Peh Htoo is a 65-year-old survivor of Mae La, the largest of nine Karen refugee camps in Burma (Myanmar) on the Thai border. Her father, a minister, was killed by Burmese soldiers for preaching the Gospel. From 1984 to 2008, she and her family lived at the camp with 50,000 others. "There was not enough food, not enough straw for the floor, not enough bamboo," she said.

"The people had no jobs, and when they tried to go outside to find work, they were arrested by the police," she said.

Judy Gough, director of Migration and Refugee Services, said, "Her husband and one of her children are still at the camp." They have registered through the United Nations High Commissioner for Refugees, but it’s a lengthy process.

"I have a wonderful friend in the Catholic Church," Peh Htoo said. "They love me, and I love them. When I need help, they help me, every time. So in the future, I would like to be a woman who helps people who need help."

Deacon Miller then introduced Daniel Trust, who survived the Rwandan genocide of 1994. Mr. Trust said, "I’m 21 now, and when the Rwandan genocide happened, I was 5 years old."

His father was Hutu and his mother was Tutsi, two Rwandan social classes who warred with each other. "[The soldiers] wanted my father to kill my mother because she was Tutsi," he said. "I think most of you know there is no difference between a Hutu and a Tutsi. We are all Rwandan. We all speak the same language. There is no difference between them."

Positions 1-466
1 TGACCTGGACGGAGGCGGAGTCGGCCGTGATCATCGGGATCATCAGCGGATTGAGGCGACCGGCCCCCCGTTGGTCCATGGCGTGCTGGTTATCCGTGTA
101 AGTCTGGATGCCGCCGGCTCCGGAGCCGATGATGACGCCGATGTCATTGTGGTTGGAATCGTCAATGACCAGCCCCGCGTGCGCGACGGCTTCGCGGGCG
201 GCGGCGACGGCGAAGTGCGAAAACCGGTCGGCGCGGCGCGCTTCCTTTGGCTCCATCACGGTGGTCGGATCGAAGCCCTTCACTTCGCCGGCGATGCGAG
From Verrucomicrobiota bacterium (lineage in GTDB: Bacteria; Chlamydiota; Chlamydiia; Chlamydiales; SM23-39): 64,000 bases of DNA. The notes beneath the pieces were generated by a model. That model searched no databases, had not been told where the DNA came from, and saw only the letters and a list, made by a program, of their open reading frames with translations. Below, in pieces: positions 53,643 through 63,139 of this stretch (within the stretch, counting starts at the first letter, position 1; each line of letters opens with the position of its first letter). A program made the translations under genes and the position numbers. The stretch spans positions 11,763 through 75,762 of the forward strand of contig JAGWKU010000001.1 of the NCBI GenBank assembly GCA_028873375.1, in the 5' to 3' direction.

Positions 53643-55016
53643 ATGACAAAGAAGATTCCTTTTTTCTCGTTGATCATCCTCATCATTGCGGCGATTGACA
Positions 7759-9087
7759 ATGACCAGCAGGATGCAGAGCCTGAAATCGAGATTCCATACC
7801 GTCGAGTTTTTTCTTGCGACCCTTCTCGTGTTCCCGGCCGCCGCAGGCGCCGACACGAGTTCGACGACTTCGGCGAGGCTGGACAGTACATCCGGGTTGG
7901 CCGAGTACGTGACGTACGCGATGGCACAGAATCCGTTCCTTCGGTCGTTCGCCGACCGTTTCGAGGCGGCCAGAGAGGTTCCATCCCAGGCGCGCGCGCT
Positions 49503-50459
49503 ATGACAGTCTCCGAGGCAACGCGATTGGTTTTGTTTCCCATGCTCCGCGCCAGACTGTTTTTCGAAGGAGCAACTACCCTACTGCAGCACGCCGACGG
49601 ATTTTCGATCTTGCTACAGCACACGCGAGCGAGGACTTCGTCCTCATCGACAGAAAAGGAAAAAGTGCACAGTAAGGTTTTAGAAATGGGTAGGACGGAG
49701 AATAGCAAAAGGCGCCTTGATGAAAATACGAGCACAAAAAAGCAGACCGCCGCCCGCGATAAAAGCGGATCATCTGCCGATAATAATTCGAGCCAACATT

His father refused to kill Mr. Trust’s mother. Both his parents and two sisters were later killed.

"I always had a dream that one day, one day, one day I was going to be happy, one day I was going to be free," he said. "I hope that you all appreciate what you have. You all have one another."

Mr. Trust is now a business administration major at Southern Connecticut State University. He is also a motivational speaker and entrepreneur who last year created the D-Trust Foundation to raise money to build orphanages around the world. His Web site is danieltrust.com.

Deacon Miller introduced Dut Tong as "perhaps the only slave you will ever meet." Mr. Tong spoke briefly about his escape from war-torn Sudan, where genocide is ongoing. When he was 11, he lived in southern Sudan and had to walk to escape the conflict. He walked 1,000 miles to Khartoum, the capital. He then took a boat to Egypt, where he was enslaved. Catholic Charities assisted him in getting a visa, and in 2004 he came to Connecticut.

"If you run for your life through all the wild animals and the jungle, God will save your life," he said.

Mrs. Gough noted that her agency resettles about 280 refugees a year, more than half of the 500 or so refugees who come to Connecticut annually.

Ed Turbert, a parishioner at St. Thomas the Apostle Parish in West Hartford, heard Deacon Miller’s plea for love and got involved in 2007. He helps refugees fill out forms that various government agencies require of all immigrants. He tells them, "You come from Africa where they kill you with guns and machetes. Here, they kill you with paperwork."